Thursday, October 27, 2011

Rappan Athuk Design Log 1

I'm going to start a design log for the various parts of Rappan Athuk that I'm involved with. In terms of the old-school, Swords & Wizardry and 1e side of it, that will include pretty much everything about the entire dungeon -- lots of the input will be coming from Bill Webb, since he originally wrote the dungeon using first edition Advanced D&D, but in terms of structuring it as a whole, integrating the old work with the new, I'll probably be the lead person at that level. This leaves Bill to be free to edit the completed product with clear eyes, which is critically important. It's not generally a good idea to be both the designer and the editor, so although it's not a super-formalized division of labor, I think that's how it's going to pan out, for the most part. Bill created lots of original pieces, I will integrate those from the perspective of the S&W/1e rules, and then Bill will edit the results.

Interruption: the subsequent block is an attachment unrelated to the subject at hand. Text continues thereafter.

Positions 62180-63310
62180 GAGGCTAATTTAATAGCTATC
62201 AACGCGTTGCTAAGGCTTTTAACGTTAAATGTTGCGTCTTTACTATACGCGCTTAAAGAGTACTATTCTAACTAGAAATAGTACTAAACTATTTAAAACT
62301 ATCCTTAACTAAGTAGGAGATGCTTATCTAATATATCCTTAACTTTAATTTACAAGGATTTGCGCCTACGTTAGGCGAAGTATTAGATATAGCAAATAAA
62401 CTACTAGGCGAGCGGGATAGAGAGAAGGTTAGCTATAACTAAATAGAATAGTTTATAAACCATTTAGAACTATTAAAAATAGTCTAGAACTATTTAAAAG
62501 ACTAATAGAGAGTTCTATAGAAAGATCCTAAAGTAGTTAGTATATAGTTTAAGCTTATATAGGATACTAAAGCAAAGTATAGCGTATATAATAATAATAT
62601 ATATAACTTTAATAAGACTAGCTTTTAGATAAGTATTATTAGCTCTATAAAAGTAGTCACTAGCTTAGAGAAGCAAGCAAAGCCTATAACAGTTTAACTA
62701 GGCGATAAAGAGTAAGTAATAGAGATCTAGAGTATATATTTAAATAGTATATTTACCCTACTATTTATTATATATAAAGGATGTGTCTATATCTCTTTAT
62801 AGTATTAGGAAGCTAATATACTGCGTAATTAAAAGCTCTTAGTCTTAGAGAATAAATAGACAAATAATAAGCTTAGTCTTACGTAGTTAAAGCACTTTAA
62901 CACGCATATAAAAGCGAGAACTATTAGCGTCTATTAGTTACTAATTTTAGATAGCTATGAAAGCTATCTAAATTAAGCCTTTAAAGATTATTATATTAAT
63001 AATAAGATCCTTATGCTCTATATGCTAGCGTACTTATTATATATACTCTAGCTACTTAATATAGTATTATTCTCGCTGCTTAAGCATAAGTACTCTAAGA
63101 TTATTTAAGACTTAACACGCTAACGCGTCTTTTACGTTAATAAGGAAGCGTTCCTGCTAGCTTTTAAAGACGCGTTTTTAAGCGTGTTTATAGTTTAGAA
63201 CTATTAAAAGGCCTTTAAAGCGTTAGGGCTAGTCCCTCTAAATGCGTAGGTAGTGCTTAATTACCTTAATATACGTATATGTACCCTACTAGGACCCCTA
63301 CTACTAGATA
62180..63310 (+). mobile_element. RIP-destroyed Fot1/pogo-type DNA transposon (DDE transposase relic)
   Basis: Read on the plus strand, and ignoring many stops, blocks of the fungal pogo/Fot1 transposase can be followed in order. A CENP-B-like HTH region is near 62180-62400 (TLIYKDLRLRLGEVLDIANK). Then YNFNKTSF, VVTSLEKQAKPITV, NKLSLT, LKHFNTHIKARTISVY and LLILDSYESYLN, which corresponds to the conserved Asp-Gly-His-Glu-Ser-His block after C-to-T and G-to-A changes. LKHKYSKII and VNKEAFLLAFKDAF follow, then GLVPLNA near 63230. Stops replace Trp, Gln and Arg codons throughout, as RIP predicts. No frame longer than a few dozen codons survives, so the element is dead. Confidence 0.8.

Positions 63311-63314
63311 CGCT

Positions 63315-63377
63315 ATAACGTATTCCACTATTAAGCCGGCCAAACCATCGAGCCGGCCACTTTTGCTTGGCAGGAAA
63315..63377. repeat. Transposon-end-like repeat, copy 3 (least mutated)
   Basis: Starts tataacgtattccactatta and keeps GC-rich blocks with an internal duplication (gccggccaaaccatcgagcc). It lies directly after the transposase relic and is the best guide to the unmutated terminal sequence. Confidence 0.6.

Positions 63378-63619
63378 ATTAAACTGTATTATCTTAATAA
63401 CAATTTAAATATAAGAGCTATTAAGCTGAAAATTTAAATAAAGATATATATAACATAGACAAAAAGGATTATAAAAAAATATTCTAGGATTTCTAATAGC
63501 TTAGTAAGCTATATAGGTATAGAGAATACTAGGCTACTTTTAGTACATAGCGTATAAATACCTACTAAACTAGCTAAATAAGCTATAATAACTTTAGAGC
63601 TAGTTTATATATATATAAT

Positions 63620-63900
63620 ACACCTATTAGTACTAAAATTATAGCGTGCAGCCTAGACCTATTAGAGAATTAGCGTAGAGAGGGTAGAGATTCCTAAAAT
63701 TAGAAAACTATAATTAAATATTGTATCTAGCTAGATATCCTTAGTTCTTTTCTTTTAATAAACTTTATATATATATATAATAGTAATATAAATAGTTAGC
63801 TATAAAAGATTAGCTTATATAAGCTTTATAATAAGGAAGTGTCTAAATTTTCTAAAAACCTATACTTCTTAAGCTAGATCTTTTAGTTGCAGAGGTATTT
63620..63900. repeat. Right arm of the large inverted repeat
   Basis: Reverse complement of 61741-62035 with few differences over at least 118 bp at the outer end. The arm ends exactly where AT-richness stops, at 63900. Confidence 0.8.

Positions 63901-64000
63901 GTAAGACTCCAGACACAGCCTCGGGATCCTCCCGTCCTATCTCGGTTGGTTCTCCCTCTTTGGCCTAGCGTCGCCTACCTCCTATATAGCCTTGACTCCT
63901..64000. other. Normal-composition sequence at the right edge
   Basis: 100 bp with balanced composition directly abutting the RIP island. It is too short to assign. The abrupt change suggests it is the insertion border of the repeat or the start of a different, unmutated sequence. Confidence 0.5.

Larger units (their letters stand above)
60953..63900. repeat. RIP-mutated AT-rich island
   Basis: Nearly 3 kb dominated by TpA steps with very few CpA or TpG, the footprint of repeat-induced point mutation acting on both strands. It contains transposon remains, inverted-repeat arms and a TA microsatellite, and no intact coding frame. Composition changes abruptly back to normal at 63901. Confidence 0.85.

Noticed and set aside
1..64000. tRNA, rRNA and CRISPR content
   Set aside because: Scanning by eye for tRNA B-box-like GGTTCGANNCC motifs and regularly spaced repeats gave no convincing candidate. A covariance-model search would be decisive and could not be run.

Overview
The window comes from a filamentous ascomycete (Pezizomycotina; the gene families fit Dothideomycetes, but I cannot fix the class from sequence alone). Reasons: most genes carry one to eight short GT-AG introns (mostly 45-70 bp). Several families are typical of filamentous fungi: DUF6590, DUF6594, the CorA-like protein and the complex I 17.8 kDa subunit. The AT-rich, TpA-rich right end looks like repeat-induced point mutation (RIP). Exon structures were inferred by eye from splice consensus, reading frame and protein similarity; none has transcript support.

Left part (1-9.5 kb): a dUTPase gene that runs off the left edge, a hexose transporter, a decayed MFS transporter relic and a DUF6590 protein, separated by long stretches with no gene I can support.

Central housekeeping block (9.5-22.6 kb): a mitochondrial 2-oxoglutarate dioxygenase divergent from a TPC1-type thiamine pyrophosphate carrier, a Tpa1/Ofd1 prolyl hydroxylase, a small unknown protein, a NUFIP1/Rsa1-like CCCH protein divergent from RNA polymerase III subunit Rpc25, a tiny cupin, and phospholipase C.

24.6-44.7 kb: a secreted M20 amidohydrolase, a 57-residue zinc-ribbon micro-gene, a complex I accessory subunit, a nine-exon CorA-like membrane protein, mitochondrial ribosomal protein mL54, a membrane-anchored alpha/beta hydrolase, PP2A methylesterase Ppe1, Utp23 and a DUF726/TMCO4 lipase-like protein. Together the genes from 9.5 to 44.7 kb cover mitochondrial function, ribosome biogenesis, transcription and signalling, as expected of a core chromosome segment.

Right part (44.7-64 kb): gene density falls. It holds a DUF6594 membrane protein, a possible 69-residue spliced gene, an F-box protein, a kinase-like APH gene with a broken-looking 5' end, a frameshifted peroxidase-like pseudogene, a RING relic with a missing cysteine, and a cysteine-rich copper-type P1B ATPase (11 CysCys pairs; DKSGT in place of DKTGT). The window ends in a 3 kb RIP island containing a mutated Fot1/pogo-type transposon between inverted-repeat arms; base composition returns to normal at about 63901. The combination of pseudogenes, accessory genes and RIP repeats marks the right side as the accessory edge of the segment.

I'm doing two main tasks that are linked to each other. The first of these is simply writing several new levels (9-10). As a matter of keeping the feel of Rappan Athuk, it makes sense to retain the dungeon's original method of writing for the original rules, and then for the newer edition version, adapting the original-rules feel into the parameters of the newer system. All of the underlying design of Rappan Athuk has been done using 1e rules and design principles, and having parts of it that are designed using newer rule sets could conceivably create some areas that simply don't feel like Rappan Athuk. That isn't to say that for the Pathfinder version the dungeon won't be designed to work with the Pathfinder rules and design principles, but it means that, like the old 3e versions of Rappan Athuk, there will be the underlying dynamics of a true old-school dungeon.

For this initial design note -- and I don't know how often or how regularly I will have the time to dash these out -- I'll focus on one quick issue that has already been raised on one or two old-school message boards, and that is, essentially, square footage.